Poverty, displacement increase child labor in Ras al-Ain

A child selling bread on the streets of Ras al-Ain, northwest of al-Hasakah - January 16, 2024 (Enab Baladi)

A child selling bread on the streets of Ras al-Ain, northwest of al-Hasakah - January 16, 2024 (Enab Baladi)

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In the market of Ras al-Ain city, stands Mohammad Seif al-Din, a 9-year-old child in front of a small stall selling bread, helping his mother with bread sales, wearing torn clothes and showing clear signs of fatigue.

As one walks through the streets of Ras al-Ain, northwest of al-Hasakah, the phenomenon of child labor is clearly noticeable, ranging from selling at stalls to jobs requiring physical and muscular effort.

Mohammad said he feels very tired and wants to go to school, but his family’s financial circumstances do not permit it. He explained that he needs to work to help his mother secure the family’s daily bread.

Mohammad lost his father in the military operations launched by the regime forces in Eastern Ghouta of Damascus, which turned him into the sole provider for the family along with his mother, to cover the needs of his four siblings.

Child labor is a social problem with negative impacts on children, as it deprives them of their right to education, growth, and play. It also contributes to the spread of poverty, unemployment, and crime.

Harsh conditions

In another corner of the city stands Malik al-Taie, a 12-year-old child in front of an auto repair shop, where he works under harsh conditions that combine cold and fatigue, without different motivations for work than those of Mohammad.

Malik explained to Enab Baladi that his father suffers from quadriplegia due to a car accident, rendering him unable to work, so the son has taken on the father’s role, working daily from 7 am to 6 pm (11 hours a day) to secure bread, vegetables, and the simplest daily life needs.

Children working on buying scrap metal on an old cart in Ras al-Ain, northwest of al-Hasakah - January 16, 2024 (Enab Baladi)

Children working on buying scrap metal on an old cart in Ras al-Ain, northwest of al-Hasakah – January 16, 2024 (Enab Baladi)

Adnan al-Farid (54 years old), displaced from the city of Homs, is the father of two children whom he sets to work on a stall selling breadsticks, while he himself works in the al-Hal popular market. However, the weekly wage he earns is not enough to cover the basic needs of his family.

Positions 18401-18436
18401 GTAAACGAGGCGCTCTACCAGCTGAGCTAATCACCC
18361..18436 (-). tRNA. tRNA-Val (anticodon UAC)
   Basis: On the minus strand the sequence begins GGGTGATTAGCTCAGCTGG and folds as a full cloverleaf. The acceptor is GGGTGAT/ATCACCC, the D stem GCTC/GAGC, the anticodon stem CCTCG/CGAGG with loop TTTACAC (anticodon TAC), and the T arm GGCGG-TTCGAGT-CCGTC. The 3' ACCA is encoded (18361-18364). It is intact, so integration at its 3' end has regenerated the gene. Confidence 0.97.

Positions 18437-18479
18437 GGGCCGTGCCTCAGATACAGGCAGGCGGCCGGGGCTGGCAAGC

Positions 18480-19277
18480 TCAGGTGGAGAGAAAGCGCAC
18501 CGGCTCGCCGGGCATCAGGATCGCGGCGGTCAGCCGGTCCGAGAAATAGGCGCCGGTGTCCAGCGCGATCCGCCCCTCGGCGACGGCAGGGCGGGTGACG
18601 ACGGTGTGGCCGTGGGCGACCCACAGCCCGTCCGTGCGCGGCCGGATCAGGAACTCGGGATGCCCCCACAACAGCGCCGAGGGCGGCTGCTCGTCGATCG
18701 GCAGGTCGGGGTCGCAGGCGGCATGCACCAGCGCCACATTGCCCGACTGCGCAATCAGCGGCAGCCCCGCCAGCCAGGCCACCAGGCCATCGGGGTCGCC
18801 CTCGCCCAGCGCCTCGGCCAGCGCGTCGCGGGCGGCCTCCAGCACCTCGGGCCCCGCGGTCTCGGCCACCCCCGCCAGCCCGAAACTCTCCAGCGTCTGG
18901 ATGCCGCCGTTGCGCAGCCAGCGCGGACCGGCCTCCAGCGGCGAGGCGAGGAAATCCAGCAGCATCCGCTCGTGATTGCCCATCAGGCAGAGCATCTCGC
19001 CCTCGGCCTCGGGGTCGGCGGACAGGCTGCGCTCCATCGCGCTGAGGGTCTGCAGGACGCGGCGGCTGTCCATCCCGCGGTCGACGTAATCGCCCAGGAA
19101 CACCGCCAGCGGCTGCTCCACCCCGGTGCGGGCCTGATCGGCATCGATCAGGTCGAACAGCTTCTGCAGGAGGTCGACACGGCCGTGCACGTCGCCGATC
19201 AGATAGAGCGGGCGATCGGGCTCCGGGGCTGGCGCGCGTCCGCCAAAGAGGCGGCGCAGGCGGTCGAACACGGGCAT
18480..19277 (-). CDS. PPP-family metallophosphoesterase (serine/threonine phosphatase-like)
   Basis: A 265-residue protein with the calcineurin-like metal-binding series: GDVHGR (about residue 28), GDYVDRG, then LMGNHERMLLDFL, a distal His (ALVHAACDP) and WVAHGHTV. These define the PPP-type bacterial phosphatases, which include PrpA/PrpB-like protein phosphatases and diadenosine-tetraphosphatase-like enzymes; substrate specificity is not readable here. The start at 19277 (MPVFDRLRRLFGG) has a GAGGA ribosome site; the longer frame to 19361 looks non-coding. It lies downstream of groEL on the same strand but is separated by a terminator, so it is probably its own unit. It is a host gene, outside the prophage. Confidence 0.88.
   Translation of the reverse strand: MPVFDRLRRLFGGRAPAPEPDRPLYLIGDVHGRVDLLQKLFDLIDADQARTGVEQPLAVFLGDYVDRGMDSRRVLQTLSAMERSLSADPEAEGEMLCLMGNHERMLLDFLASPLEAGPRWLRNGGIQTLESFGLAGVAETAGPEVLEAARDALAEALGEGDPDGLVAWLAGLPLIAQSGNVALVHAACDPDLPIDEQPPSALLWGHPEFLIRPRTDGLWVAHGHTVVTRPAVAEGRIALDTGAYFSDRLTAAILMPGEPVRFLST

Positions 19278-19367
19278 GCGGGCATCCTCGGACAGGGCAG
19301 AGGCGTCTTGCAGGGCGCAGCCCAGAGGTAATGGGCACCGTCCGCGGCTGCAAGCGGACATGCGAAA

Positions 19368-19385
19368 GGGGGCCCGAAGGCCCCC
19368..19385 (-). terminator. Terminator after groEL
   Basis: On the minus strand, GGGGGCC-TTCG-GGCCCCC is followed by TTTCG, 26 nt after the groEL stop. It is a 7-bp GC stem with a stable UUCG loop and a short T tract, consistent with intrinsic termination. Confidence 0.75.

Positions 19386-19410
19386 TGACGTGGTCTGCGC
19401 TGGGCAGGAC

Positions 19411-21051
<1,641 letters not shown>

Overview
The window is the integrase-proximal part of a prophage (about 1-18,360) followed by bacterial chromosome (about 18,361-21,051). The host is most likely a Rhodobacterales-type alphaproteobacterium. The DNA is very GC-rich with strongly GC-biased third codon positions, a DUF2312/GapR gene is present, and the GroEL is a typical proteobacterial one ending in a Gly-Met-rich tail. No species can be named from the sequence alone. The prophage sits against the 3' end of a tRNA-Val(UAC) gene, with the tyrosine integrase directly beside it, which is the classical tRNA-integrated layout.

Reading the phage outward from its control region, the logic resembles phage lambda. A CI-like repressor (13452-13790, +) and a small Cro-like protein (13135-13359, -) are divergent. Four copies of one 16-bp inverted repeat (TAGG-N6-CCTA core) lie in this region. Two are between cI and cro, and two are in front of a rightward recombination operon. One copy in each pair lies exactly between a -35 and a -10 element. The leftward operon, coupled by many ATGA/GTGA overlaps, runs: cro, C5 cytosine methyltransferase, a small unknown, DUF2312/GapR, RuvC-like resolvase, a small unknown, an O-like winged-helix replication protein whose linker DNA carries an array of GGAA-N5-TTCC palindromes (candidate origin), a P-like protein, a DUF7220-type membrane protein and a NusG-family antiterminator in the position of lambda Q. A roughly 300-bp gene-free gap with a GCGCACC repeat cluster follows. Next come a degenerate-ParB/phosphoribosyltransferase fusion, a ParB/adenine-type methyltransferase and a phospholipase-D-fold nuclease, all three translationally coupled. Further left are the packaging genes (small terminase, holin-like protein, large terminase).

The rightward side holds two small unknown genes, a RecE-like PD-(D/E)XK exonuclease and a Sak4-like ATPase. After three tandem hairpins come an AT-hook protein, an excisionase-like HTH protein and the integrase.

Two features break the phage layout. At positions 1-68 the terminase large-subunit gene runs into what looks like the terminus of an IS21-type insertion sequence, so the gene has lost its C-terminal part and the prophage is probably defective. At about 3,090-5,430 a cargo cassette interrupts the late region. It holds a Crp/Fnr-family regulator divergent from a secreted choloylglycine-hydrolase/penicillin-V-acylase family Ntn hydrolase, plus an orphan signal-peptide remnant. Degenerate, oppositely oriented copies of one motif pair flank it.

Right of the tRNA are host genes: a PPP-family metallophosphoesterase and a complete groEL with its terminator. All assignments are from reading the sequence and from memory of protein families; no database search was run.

Al-Farid set up the stall for his children to sell breadsticks daily from early morning until after midday, despite his belief in the harm of child labor. However, he has no other options under his economic circumstances, as he told Enab Baladi.

A boy and a girl working in selling sweets in Ras al-Ain, northwest of al-Hasakah - January 16, 2024 (Enab Baladi)

A boy and a girl working in selling sweets in Ras al-Ain, northwest of al-Hasakah – January 16, 2024 (Enab Baladi)

What does the law say?

In turn, lawyer Farhan al-Saadoun pointed out that child labor in Ras al-Ain is a problem with negative effects on both children and society, emphasizing the need to take necessary measures to counteract this problem and protect children from its impacts.

Al-Saadoun added that Syrian law sets the legal working age at 15 years and prohibits the employment of children in dangerous work or work that harms their health or education. Nevertheless, enforcement of this law is weak, which contributes to the spread of child labor.

He also mentioned that there are reasons that push children to work in Syria, regardless of the areas of control, including the difficult economic situation, social factors, and weak laws and legislation.

A child works in collecting and selling cardboard in Ras al-Ain, northwest of al-Hasakah - January 16, 2024 (Enab Baladi)

A child works in collecting and selling cardboard in Ras al-Ain, northwest of al-Hasakah – January 16, 2024 (Enab Baladi)

3000 children without education

The official spokesperson for the local council, Ziad Malki, told Enab Baladi that about 3,000 children are out of the educational system in Ras al-Ain. This is due to several reasons, including displacement, war, the geographic constrictions of the area, a lack of job opportunities, and complete reliance on the agricultural sector.

Malki explained that the council is working on taking measures to address this phenomenon, including intensifying awareness campaigns about child labor, enhancing the importance of education, along with providing financial support to economically vulnerable families and creating job opportunities for the population.

According to a report by the United Nations Children’s Fund (UNICEF), released on January 24, about 2.4 million children are out of school in Syria.

On the occasion of the International Day of Education, the organization added that the statistic covers all regions of Syria.

The number of children out of school represents about half of the school-age children, totaling 5.52 million children.

The children out of school range in age from 5 to 17 years old.

The annual report issued by the Syrian Network for Human Rights on January 16 highlighted the ongoing violations against children, their deprivation of education, and the targeting of educational facilities.

It mentioned that the armed conflict has stolen the childhood of an entire generation or more, stressing that the protection of children’s rights and ensuring their access to education and meeting their psychological needs are vital for the future of Syria.

 

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